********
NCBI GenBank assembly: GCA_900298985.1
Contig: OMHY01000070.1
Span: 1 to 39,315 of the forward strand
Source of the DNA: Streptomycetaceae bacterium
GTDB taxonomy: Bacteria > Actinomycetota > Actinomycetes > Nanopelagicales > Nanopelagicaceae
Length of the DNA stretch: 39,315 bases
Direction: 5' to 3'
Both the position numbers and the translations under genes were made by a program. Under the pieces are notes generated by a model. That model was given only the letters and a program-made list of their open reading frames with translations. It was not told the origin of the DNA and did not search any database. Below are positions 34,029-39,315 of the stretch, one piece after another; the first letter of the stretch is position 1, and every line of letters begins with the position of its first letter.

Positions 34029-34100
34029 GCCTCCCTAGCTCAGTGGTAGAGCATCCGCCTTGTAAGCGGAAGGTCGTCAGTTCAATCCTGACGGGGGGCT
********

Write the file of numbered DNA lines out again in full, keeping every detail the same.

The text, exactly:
NCBI GenBank assembly: GCA_900298985.1
Contig: OMHY01000070.1
Span: 1 to 39,315 of the forward strand
Source of the DNA: Streptomycetaceae bacterium
GTDB taxonomy: Bacteria > Actinomycetota > Actinomycetes > Nanopelagicales > Nanopelagicaceae
Length of the DNA stretch: 39,315 bases
Direction: 5' to 3'
Both the position numbers and the translations under genes were made by a program. Under the pieces are notes generated by a model. That model was given only the letters and a program-made list of their open reading frames with translations. It was not told the origin of the DNA and did not search any database. Below are positions 34,029-39,315 of the stretch, one piece after another; the first letter of the stretch is position 1, and every line of letters begins with the position of its first letter.

Positions 34029-34100
34029 GCCTCCCTAGCTCAGTGGTAGAGCATCCGCCTTGTAAGCGGAAGGTCGTCAGTTCAATCCTGACGGGGGGCT